A leading vaccine candidate for COVID-19 has shown that it can safely produce a “rapid and strong” immune response in humans. That’s according to the developer, biotech company Moderna whose interim phase 1 study results were published the New England Journal of Medicine.
This is good news, and yes, Moderna says that neutralizing antibodies were observed in 100% of its evaluated participants. Remember, the body’s immune system fights off infections by producing antibodies. They’re called neutralizing antibodies because when they find the virus, they bind to it. They basically grab a hold of it to neutralize and disable it. Now, all 45 participants in the stage 1 trial not only produced neutralizing antibodies, but their levels were very similar to people who had caught the virus and recovered from COVID-19. So this sounds very promising.
What about side effects, how did people react to the vaccine?
Overall, there were mild side effects like pain at the injection site. All of the participants were given two shots, about a month apart. And the more common effects after the second shot were fatigue and chills, with 80% of the volunteers experiencing those symptoms. Also, 60% developed a headache and 53% had muscle pain. But all of these symptoms didn’t last very long. And it’s not uncommon to experience these types of side effects when it comes to vaccinations in general.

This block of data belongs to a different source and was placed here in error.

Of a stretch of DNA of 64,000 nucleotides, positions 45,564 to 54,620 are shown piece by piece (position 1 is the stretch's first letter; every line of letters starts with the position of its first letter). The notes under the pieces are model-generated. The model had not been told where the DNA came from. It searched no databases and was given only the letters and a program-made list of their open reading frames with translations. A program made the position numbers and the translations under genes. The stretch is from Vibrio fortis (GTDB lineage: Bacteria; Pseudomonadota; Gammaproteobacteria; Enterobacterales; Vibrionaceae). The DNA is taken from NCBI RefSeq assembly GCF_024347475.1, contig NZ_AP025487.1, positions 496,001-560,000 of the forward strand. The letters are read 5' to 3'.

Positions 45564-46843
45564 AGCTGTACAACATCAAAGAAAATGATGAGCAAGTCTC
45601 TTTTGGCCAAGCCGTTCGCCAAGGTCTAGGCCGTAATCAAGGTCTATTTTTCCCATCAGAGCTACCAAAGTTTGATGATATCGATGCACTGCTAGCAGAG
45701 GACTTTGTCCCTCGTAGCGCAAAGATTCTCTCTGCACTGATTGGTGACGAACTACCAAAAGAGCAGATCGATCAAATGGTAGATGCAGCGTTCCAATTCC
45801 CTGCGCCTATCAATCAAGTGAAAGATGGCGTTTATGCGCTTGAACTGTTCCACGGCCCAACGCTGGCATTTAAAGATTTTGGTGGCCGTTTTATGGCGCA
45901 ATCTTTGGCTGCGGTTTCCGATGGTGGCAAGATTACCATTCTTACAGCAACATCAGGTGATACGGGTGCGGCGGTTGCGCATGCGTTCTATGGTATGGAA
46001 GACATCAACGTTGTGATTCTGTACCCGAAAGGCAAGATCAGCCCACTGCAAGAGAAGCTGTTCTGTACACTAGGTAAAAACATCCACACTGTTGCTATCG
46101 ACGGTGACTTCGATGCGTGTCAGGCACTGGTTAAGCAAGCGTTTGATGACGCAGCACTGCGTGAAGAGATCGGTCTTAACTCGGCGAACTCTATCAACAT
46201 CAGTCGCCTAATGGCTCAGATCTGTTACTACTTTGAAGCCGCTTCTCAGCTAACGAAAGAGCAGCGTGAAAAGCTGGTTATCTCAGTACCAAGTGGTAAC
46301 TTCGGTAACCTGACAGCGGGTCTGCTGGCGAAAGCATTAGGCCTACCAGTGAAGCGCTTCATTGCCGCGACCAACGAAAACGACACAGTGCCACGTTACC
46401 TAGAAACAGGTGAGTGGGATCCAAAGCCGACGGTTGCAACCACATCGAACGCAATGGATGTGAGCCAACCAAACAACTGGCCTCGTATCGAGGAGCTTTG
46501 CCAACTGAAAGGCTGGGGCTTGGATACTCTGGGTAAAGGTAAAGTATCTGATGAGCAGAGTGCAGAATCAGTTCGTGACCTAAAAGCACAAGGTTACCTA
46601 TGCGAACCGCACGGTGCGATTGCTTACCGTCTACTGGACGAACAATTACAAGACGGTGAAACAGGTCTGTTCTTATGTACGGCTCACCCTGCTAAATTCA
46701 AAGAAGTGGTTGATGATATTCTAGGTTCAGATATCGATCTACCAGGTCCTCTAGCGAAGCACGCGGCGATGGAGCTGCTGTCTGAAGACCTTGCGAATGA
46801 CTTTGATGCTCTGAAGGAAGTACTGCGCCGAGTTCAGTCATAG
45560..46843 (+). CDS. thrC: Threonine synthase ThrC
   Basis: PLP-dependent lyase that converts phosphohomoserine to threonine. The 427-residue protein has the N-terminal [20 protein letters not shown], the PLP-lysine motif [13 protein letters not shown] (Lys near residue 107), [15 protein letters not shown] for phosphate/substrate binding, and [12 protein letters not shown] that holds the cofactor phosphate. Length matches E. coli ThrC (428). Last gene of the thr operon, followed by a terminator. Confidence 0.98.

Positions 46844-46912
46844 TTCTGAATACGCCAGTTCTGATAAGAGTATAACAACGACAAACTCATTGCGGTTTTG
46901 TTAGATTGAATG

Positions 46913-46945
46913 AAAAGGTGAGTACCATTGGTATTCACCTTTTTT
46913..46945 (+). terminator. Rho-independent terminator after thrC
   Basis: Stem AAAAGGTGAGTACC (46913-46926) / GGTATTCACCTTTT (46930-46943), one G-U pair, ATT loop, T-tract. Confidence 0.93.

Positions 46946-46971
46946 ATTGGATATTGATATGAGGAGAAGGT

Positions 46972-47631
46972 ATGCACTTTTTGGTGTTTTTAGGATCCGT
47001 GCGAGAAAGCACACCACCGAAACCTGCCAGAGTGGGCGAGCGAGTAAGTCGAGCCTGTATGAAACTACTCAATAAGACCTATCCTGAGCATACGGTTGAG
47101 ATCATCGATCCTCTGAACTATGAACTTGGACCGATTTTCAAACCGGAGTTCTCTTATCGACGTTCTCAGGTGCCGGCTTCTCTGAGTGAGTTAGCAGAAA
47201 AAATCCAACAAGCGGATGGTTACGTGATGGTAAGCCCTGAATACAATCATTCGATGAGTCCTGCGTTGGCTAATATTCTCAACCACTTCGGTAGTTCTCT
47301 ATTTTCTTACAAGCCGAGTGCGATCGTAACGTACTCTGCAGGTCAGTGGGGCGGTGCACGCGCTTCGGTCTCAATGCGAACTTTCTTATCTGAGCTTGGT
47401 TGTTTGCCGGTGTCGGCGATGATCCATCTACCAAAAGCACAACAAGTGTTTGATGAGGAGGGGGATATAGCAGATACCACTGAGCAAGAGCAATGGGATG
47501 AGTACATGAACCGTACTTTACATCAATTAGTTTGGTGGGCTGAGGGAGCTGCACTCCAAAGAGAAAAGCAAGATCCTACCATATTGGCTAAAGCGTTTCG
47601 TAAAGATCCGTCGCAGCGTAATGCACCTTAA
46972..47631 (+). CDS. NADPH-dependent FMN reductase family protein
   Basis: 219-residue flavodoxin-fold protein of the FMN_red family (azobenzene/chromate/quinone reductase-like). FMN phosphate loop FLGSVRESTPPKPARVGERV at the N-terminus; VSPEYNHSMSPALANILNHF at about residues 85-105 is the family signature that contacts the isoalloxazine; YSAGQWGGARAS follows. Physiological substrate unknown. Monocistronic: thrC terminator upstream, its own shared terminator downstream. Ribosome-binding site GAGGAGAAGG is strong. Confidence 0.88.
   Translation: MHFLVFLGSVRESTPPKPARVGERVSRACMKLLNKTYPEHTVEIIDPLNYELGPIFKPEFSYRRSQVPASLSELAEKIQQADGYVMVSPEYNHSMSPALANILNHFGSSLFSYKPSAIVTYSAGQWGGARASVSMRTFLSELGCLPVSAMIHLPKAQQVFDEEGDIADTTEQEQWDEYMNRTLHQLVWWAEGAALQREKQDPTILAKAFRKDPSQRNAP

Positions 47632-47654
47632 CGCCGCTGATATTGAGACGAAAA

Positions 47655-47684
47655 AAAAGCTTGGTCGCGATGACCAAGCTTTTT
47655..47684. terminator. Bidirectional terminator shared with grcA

Here’s the most important question we all want to hear the answer to: do we know yet if the vaccine protected the participants from the coronavirus?
It’s still too soon to answer that. When it comes to the clinical development of new vaccines, there is a three-phase process. Phase 1 focuses on a small number of participants. The goal is to check how safe the vaccine is and see if it does what it’s developed to do. Phase 2 expands the number of participants and has a longer time length than Phase 1. Lastly, phase 3 involves thousands of people and that’s when a vaccine is really evaluated to see just how effective and safe it is. Now Moderna is expected to begin phase 3 in just a couple of weeks with 30,000 participants at 87 locations across the US. It will be a placebo-controlled study. So one group will get the vaccine, and another group will get injected with a placebo. Everyone will be followed for two years.
So if everyone is followed for two years, are we waiting that long before the general public can get vaccinated if all goes well?
Moderna hopes to have some strong data from their phase 3 trial concerning their vaccine’s safety and effectiveness by the end of the year. If all goes well, it could be made available to high-risk populations under the FDA’s Emergency Use Authorization. And Moderna says it’s still on track to produce about 500 million doses per year, with the possibility of manufacturing 1 billion doses per year beginning in 2021.